To get to the root of the mild panic Atlanta experienced last week at the mere mention of snow, you need only look back a few years when a lousy 2½ inches of the white stuff wreaked absolute havoc on our city.
To review, a week ago Monday the city of Atlanta and other local municipalities preemptively shut down. Officials canceled school, state lawmakers took the day off and state government offices were closed without a flake in sight. The forecast called for the possibility of snow Tuesday.
It never came.
Jan. 28, 2014 was another story. I was working from home that afternoon when it started snowing. As I prepared to close up shop for the day, I pulled up an Atlanta traffic map on the computer and saw nothing but red all the way around the Perimeter, up and down the Downtown Connector and out Interstate 20.
It literally looked like the city was suffering a heart attack. It kind of did.
Those two inches, however, fail to rank in the top 20 snowfalls in Atlanta history. The most snow in what we’ll call the modern era — 1928 to today — was 8.3 inches in 1940. The second most is my all-time favorite snow day.
In order to tell that story, though, we have to look a little further down the list to No. 8, Jan. 12, 1982, known far and wide as the original Snow Jam.
On that day four inches of snow fell across metro Atlanta. The city — albeit significantly less populated but already struggling with traffic — suffered a complete breakdown. Most commuters left their offices early to get ahead of the rush-hour traffic, but with freezing temperatures and falling snow, the roads were covered in ice almost immediately.
It is a well-known fact Atlantans can’t drive in the rain, much less the snow. Ice and snow? Impossible.
There were car accidents on top of car accidents on top of car accidents. Vehicles were abandoned on the sides of the roads. People walked miles to get to their homes. While there was a thaw the next day, the next evening it froze again. Sheets of ice covered Atlanta. Many went days without power.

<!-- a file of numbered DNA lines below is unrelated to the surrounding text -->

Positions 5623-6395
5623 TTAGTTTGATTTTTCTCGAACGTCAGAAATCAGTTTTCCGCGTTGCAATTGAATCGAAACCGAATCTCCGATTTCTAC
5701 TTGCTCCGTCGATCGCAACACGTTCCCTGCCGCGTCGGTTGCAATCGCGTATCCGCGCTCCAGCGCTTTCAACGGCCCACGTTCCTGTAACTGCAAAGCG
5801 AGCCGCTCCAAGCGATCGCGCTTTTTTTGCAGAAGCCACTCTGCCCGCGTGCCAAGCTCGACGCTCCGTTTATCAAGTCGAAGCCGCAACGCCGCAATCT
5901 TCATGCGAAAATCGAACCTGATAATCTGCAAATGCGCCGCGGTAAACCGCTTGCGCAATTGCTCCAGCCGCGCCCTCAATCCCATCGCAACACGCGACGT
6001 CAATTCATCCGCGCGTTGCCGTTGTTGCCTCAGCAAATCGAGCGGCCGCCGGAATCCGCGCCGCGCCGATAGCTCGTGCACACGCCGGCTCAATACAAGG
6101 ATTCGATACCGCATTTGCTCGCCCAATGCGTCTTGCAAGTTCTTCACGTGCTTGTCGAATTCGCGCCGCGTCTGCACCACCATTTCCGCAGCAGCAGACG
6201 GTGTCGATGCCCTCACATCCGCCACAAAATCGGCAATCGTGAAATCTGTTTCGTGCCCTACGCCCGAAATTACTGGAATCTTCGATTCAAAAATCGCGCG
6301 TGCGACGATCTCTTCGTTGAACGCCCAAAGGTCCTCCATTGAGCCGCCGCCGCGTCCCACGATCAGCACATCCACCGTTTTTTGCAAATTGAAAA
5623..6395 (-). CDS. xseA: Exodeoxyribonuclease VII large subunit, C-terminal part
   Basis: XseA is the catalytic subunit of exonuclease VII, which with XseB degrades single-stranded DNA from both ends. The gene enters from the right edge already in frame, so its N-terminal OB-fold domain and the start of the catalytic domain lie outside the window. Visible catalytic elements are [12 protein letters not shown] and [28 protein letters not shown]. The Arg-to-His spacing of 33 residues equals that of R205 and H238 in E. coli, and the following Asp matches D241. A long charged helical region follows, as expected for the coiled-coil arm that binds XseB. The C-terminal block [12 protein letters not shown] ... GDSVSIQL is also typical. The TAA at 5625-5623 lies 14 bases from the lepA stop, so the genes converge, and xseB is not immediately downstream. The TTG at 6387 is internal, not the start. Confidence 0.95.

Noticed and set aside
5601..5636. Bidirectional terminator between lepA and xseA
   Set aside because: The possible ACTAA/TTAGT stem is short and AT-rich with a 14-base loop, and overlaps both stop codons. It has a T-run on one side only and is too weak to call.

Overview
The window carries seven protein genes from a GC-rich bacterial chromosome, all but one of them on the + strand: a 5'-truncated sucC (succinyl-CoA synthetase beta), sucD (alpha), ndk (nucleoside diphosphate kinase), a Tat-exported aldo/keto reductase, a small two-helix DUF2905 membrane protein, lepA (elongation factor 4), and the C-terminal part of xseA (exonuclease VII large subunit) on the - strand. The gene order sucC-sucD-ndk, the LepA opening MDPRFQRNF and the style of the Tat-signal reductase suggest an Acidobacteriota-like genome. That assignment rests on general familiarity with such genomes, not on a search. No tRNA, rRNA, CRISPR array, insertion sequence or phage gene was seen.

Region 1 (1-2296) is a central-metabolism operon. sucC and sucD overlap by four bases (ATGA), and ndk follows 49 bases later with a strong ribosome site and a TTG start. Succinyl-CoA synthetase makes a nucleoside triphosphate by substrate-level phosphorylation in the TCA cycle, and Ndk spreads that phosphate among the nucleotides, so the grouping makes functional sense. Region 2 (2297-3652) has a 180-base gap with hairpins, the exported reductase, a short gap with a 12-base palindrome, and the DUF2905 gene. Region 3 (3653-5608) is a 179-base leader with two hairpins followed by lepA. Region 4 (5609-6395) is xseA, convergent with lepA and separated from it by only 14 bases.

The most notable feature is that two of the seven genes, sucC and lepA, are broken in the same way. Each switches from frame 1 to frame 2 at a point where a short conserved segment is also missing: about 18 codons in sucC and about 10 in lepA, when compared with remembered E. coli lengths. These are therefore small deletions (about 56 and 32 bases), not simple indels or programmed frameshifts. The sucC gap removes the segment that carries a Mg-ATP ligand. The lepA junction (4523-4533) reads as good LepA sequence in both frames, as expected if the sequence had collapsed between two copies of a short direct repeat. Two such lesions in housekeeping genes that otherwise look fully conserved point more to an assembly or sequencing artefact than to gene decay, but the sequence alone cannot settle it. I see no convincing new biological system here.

This was in 1982, a good 32 years before the events of 2014.
I don’t recall my father’s story from that day, but it must have been a doozy. A few days later, after things returned to normal, shiny new snow chains appeared in the garage, hanging on the wall next to where he parked his car.
The next year, it dumped snow in Atlanta in March. We got 7.9 inches overnight. It ranks as the second largest accumulation, again going back to 1928.
In those days, it was up to the local broadcast networks to report the school closings. There was no phone call. With the first flakes falling in the darkness, we watched the TV intently, waiting for The Lovett School to scroll across the bottom of the screen.
Eventually, it did. This time, though, we were prepared. Along with the snow chains, there were three sleds for my brothers and me in the basement, bought after Snow Jam, when we had to sled on my mother’s pans. She had already hit the Big Star grocery store and stocked up on soup, saltine crackers, bread and milk.
We sledded until our toes froze, but those snow chains stayed on the wall in the garage. They hung there for a decade, maybe longer.
That is the story of Atlanta.
The reaction to 1982 was swift. By the next year, we were ready. But over time, the memory faded like a snowflake on an above-freezing road.
By the time it happened again, most people acted as if it had never happened before.
But it happens. Without rhyme or reason, every once in a while, Atlanta gets a decent dollop of snow, sometimes even more than two inches.